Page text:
The desire to avoid the trash can is a powerful motivator for creativity. Some of the best things I ever cooked began as attempts to use up that last half-case of figs, a leftover quart of béchamel sauce or the last hunk of cheese, liberated from a layer of mold. As a consequence, the refrigerators in both my professional and personal kitchens have always been filled with small containers, bags and bundles of something left over but still usable. Cooking on a budget, be it my bosses’ budget or my own, makes it very hard to throw edible food down the drain. If it were socially acceptable (and legal) to reuse food that came back from the tables at the end of a meal, I would. (Throwing away untouched bread from a table’s breadbasket makes my heart hurt.)  

Not surprisingly, my urge to avoid waste is not limited to my own kitchens. It extends to restaurant dining too. If I can’t finish a plate whilst dining out, I will always have it wrapped to go. I will make the people I am eating with do the same. These doggy bags (no one calls them that anymore) are never destined for the dog’s dish. It becomes my breakfast or lunch the next day, or it ends up in another recipe. Veggies end up in stock, starches in soups and curries, and meat — especially barbecue — becomes the secret ingredient in soups, sauces and my award-winning chili. (Truth be told, I gave myself the award.)

Sometimes when I’m traveling, because of a highly structured agenda or the lack of refrigeration in my hotel, I know restaurant leftovers won’t get used. That, however, does not stop me from taking them back to the room. It is so ingrained in me that it is impossible for me to allow half of a perfectly good tuna melt to wind up in the trash. I’ll probably throw it away eventually, but I believe the right to take such actions is mine — not the busboy’s. My waste will be on my terms. This is an act my husband finds too ridiculous to ignore. He has taken to naming my leftovers — the tuna melt was Timmy. I had it wrapped, treated it to a ride in a cab and brought it back to my room. Timmy the Tuna Melt is my version of a one-night stand.

Sure, this sounds like crazy behavior, but food waste in this country is a tragedy. The average consumer trashes about 20 pounds of food each month. The NRDC estimates a reduction of just 15 percent in food waste could feed 25 million Americans. And despite what you may think after watching The Biggest Loser, there are indeed hungry Americans. Not to freak you out, but food conservation is vital. The United Nations predicts that by 2050 the world will need 70 percent more food to feed the growing population. Timmy the Tuna Melt doesn’t sound so crazy now, does he?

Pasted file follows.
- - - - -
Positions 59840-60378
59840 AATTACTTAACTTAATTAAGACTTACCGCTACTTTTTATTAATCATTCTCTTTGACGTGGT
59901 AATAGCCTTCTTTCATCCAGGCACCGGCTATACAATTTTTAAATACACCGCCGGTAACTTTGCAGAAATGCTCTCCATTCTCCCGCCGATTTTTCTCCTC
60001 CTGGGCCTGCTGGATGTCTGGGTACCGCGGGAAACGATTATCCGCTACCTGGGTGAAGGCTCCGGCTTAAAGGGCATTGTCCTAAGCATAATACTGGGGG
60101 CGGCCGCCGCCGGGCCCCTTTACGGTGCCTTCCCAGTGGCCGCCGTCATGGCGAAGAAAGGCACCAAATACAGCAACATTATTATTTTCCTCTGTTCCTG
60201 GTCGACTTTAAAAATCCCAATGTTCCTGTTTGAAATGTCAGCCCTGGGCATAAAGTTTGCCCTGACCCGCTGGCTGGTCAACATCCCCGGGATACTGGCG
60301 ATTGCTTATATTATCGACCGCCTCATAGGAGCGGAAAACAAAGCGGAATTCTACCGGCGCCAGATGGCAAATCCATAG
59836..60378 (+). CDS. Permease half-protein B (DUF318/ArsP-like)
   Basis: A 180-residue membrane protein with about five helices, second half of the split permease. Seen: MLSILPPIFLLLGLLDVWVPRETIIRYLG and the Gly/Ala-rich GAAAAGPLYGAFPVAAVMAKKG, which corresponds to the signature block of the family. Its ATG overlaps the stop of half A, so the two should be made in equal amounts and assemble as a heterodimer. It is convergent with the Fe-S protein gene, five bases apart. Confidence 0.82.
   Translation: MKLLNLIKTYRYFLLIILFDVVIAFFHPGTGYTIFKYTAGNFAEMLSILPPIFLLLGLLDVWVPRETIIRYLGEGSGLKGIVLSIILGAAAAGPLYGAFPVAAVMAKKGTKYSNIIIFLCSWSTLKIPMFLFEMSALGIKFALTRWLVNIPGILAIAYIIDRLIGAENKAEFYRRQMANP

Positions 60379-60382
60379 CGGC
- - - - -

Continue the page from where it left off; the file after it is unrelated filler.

Thankfully there are a handful of conscientious folks taking on the issue of food waste. In New York, Salvage Supperclubs are popping up in the food-o-centric neighborhoods of Brooklyn. Their meals take place in spiffed-up dumpsters and utilize only product that was destined for the trash. A mere $50 gets you a multi-course meal produced by top local chefs, with the proceeds going to City Harvest, a nonprofit that sources food for the city’s hungry residents. I am totally down for this in L.A. It is the ultimate mystery basket challenge.  

Until I can whip up support for dumpster dining from the big-haired foodies of La-La Land, I will continue to encourage a more thoughtful use of food. In addition to the squirreling away of leftovers, we should be more mindful of what we make and how we make it and how we use our initial food purchases. Expiration dates are frequently over-cautious, and consumers blindly trust them. I firmly believe that in many cases the expiration dates are nothing but a money grab, intended to get shoppers back into the stores. Take a whiff before you toss, and consider your freezer before your trash can.  Food conservation is a skill that needs some nurturing, but with a little forethought, you can reduce your waste, increase your culinary creativity and help ensure there will be food for all as we roll toward the midcentury.